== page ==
Struthioniformes inhabit various habitats. Many reside in dense, tropical rainforests, such as families Casuariidae and Apterygidae. Rheiidea and Struthionidae are found in grasslands and savannahs. The extinct family Dinornithidae was believed to have inhabited the marshlands, grasslands, and forests of New Zealand. Dromiaidae occupies almost every habitat in Australia, avoiding urban areas and desert regions during the dry seasons, though they can be found there when it rains. Most Struthioniformes avoid areas of high urban settlement, but will often be found in areas of agricultural development and roadways. Members of family Casuariidae often have dangerous interactions with humans due to habitat disruption. (Beehler, et al., 2016; Bellis, et al., 2004; Kofron, 1999; Marchant and Higgins, 1990; Taborsky and Taborsky, 1995; Worthy, 2017)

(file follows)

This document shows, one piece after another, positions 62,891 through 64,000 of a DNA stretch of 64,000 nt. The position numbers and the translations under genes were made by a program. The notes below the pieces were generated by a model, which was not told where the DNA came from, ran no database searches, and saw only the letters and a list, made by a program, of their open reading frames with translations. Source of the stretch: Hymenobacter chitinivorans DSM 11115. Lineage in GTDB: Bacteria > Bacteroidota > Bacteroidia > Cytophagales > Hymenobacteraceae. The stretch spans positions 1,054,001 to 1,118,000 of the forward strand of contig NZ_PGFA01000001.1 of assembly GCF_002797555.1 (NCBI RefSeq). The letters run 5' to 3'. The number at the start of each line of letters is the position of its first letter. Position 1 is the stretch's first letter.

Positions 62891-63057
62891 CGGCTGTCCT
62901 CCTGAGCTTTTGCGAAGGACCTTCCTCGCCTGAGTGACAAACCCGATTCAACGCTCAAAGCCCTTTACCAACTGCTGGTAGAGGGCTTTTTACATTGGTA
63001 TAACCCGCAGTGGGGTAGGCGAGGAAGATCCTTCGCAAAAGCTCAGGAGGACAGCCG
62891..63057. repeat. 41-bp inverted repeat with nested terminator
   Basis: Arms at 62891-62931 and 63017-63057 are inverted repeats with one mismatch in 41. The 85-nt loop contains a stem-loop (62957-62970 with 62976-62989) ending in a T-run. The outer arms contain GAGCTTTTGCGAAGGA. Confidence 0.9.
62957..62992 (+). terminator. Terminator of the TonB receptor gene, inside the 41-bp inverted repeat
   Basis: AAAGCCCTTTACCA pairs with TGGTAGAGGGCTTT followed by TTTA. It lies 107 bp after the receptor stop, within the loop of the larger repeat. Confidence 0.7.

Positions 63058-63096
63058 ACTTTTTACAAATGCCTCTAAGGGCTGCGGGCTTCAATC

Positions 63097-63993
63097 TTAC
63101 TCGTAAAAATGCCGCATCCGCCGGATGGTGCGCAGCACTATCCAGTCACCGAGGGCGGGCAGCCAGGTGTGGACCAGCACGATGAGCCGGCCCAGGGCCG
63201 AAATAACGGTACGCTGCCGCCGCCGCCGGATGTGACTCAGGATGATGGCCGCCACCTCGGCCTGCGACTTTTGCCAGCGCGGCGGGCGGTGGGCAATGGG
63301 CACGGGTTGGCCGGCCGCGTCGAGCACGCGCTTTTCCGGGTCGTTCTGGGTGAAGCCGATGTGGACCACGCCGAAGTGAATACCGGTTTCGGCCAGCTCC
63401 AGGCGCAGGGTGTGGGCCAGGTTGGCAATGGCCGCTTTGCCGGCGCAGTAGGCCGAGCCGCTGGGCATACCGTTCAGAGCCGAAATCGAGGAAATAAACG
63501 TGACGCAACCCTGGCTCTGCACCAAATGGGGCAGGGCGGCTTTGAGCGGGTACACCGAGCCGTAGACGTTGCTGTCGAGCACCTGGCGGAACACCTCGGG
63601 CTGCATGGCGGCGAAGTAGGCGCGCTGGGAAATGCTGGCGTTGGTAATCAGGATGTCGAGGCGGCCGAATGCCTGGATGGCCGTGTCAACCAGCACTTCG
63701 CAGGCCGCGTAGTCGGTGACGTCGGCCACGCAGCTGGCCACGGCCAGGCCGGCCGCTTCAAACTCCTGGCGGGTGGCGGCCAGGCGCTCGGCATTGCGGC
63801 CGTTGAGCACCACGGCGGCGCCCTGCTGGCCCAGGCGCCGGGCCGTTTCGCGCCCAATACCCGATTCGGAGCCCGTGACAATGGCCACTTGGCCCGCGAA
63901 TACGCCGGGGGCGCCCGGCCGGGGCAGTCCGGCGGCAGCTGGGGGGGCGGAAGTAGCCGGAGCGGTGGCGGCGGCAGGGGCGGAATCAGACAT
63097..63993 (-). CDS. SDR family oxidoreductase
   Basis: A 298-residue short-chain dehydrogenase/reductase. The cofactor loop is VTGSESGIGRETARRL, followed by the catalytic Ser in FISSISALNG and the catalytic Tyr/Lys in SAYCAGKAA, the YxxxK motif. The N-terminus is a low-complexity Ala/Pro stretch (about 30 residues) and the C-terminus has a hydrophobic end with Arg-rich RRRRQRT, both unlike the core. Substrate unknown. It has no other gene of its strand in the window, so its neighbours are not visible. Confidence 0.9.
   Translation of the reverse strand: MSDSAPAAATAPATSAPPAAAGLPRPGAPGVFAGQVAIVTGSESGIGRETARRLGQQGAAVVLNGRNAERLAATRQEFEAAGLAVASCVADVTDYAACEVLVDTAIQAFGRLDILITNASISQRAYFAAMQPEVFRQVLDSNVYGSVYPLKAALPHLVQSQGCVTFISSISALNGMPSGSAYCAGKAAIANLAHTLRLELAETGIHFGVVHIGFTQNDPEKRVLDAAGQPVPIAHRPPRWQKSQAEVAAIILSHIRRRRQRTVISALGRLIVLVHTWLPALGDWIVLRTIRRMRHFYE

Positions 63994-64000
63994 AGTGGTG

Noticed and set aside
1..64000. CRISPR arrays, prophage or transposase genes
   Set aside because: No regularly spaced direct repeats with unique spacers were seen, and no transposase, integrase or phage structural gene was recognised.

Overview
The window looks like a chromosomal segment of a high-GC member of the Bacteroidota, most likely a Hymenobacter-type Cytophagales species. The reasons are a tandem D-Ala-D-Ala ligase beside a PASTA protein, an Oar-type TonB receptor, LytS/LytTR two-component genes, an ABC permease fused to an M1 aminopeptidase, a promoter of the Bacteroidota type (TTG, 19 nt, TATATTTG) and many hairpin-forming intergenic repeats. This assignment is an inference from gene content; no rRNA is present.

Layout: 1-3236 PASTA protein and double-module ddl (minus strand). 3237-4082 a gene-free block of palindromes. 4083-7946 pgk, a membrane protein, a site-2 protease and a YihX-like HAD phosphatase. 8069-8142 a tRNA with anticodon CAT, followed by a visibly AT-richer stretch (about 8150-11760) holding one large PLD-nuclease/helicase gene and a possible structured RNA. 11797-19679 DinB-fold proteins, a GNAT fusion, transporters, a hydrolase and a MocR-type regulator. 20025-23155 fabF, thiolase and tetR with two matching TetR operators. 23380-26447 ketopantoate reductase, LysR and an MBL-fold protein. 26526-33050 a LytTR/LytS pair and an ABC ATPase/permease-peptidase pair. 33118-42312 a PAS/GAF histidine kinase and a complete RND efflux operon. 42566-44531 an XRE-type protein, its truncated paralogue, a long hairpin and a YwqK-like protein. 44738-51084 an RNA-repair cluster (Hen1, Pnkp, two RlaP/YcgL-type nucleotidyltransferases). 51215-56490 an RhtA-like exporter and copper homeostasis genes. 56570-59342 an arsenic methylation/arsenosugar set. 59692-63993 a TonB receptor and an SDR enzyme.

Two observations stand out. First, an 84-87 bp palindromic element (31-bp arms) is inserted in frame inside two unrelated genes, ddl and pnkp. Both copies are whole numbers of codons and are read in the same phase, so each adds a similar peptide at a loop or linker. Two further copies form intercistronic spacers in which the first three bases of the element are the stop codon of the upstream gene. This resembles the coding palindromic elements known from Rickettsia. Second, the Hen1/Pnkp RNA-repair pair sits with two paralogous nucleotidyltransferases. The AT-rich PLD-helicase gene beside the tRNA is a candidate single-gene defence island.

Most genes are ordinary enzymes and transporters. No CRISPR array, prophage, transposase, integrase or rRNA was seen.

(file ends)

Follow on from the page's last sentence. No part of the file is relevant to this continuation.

Systematic and Taxonomic History

Struthioniformes are in class Aves and subclass Paleognathae. Struthioniformes have a complex taxonomic history. In the past, species were often placed into their own order, which resulted in many different orders for the individual bird species. There is some debate over the classification of Struthioniformes, as some researchers place order Tinamiformes (subclass Paleognathae), in Struthioniformes. In general, Struthioniformes has a very complicated history and is still heavily debated today. (Beehler, et al., 2016; Bradford and Westcott, 2010; Cramp, et al., 1977; Fuller, 1987; "IUCN Red List of Threatened Species", 2021; Marchant and Higgins, 1990)

Physical Description